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Allegiant Air Pilots Strike is Imminent
Achieving a 93.5 percent voting result in the affirmative, Allegiant Air pilots have announced their intention to perform a labor strike if they deem it necessary. The potential strike originates from Allegiant’s long-time refusal to create a better scheduling system that has “negatively impacted” pilots’ lives and their family lives. The online voting platform for the issue opened on June 29 and ran through July 6 and saw an overwhelming majority in favor.
According to complaints from pilots, Allegiant has forced pilots to use homemade scheduling systems that do not follow industry basics regarding seniority. This poorly-designed system causes pilots to be randomly assigned flights, resulting in unplanned trips. A large number of pilots are leaving Allegiant due to the scheduling system.
“We are people with spouses and children, not cells on a spreadsheet that Allegiant executives can move around with no rhyme or reason,” Allegiant Air pilot and Executive Council Chairman of the Airline Pilots Association, Teamsters Local 1224, Captain Andrew Robles said. “Striking is a last resort, but we’ll do whatever it takes to hold Allegiant to its promises and to make our airline the best it can be from our pilots, our families, and our passengers.”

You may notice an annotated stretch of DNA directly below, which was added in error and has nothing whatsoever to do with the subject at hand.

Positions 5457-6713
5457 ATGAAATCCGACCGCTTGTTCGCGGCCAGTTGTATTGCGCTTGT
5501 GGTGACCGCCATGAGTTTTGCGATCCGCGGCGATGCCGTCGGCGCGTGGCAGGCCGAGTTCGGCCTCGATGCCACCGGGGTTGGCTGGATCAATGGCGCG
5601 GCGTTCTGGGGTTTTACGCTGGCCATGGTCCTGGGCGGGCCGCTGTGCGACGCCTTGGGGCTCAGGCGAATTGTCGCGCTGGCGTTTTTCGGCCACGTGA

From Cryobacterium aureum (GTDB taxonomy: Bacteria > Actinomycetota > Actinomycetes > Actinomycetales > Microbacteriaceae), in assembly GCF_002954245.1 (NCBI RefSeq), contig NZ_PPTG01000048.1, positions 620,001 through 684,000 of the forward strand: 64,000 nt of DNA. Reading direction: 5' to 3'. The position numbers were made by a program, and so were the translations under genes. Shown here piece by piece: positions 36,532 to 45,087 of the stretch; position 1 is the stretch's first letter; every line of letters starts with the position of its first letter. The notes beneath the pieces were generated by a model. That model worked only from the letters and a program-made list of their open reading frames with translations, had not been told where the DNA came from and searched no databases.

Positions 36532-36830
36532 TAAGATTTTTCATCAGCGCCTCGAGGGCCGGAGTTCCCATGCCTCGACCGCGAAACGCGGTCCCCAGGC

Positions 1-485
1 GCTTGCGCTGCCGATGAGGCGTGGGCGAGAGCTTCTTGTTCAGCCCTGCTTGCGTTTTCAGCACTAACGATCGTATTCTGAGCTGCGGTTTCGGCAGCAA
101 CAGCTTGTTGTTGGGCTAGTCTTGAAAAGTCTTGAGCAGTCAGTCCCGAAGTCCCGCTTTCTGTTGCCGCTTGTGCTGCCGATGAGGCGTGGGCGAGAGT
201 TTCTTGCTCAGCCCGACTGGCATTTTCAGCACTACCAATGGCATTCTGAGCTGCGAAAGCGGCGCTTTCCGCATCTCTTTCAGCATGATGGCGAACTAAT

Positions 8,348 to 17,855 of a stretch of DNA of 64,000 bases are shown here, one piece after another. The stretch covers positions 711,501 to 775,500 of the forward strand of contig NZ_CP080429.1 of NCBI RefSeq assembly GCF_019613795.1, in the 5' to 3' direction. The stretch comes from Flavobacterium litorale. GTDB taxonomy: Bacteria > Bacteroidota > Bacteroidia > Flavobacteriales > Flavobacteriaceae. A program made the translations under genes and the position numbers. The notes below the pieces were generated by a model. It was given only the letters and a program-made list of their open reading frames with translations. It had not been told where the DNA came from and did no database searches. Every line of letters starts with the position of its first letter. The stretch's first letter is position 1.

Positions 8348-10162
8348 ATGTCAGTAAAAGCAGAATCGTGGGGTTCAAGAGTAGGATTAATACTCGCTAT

This is not the first time concerns of scheduling have arisen. In 2016, Allegiant pilots came to a five-year contract agreement with the airlines to create a new scheduling system and have it running within 180 days. However, Allegiant never upheld the agreement and recently backed out of the agreement.
The company responded with an internal email to all employees stating: “Under the Railway Labor Act, as well as the terms of the current collective bargaining agreement, this issue would not constitute grounds for a legal work stoppage.” The email continues to say that Allegiant is working with a vendor to create a new Preferential Bidding System (PBS) and are nearing the completion of the new system.
If the strike occurs, flights to and from the ultra-low-cost carrier’s hubs in Las Vegas, Phoenix and Fort Lauderdale would be affected.
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